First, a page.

I learned something discouraging today. I'm older than duct tape. (And if that's not bad enough, I'm older than Smoky the bear, too.)
Duct tape was first created and manufactured in 1942 for waterproofing ammunition cases during WWII. That's where name duck tape came from. After the war, this versatile tape became popular for connecting heating and AC duct work.
So much for the trivia.
Memories of my kidhood are what inspired this ible. My Dad and Grandad were both avid hunters and outdoorsmen. This little apple didn't fall very far from the tree. I grew up camping, hunting and fishing and I learned a few common, no-nonsense camping rules along the way.
The first rule: You pack it in, you pack it out.
The second rule: Always leave your campsite cleaner than you found it.
Now janitor duty wasn't exactly on my list of fun things to do, but sassing or arguing with Grandad was a sure way of getting spanked or even worse: spending the day inside the tent.
If you're teaching your kids like my Dad and Grandad taught me, this new-fangled Camp Cleaning stick will come in handy and be appreciated by the young picker-uppers. They might even learn to think twice when they're tempted to litter.
If you're the picker-upper, you'll probably appreciate the act of NOT bending over.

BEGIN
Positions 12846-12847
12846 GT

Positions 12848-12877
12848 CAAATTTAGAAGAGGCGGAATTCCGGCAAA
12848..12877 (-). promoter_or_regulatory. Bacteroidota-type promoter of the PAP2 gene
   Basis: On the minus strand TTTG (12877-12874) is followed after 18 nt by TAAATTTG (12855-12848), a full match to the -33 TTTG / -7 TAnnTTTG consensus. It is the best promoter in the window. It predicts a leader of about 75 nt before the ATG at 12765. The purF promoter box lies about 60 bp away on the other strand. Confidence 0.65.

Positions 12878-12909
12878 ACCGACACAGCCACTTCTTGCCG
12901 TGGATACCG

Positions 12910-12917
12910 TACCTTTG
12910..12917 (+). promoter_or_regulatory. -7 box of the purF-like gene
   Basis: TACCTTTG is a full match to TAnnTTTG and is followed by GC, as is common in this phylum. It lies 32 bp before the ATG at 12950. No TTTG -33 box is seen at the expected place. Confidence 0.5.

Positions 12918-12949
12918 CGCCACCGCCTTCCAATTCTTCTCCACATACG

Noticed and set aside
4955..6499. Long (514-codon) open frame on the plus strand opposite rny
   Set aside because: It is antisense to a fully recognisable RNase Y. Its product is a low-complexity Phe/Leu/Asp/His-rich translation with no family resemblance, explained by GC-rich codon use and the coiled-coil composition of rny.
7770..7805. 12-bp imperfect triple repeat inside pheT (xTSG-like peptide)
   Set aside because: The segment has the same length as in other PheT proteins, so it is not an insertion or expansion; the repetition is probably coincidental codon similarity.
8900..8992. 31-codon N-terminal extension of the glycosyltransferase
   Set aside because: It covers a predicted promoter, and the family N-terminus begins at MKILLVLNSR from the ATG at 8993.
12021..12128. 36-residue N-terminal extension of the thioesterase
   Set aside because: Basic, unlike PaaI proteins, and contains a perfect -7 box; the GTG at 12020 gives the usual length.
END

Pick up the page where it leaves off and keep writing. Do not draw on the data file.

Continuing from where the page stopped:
Mother nature will appreciate the clean up effort, too.
This stick can be used to pick up trash from the ground or blown into trees.
It'll work as a fruit picker.
It also makes for a formidable, dangerous weapon that could severely injure another person or animal.
Carefully consider the age, reliability and general sensibility of anyone before handing it over to them. This isn't a toy.
Updated: The newest images are of a Camp cleaning stick I made from a 4' broom handle. I liked this tool so much I decided to make a sleeker version that I can easily pack with my other camping gear and toss in the bed of my pickup. I drilled 3 holes in a tennis ball so it would fit over the nails and act as a cap. This is for safety when the stick is not in use. I followed the construction exactly as previously described.
Step 1: Tools you'll need
1 long, sturdy stick or broom handle. I used a 4' stick.
3 long nails w/ heads. I used 6" nails.
2 short finishing nails
You also need 1 empty toilet paper roll that is completely covered (waterproofed) with duct tape. This will become known as a TP slider later in this ible. It's purpose is to push gathered trash from the stick so you won't have to touch the trash. By waterproofing the TP slider, wet trash won't compromise it's construction.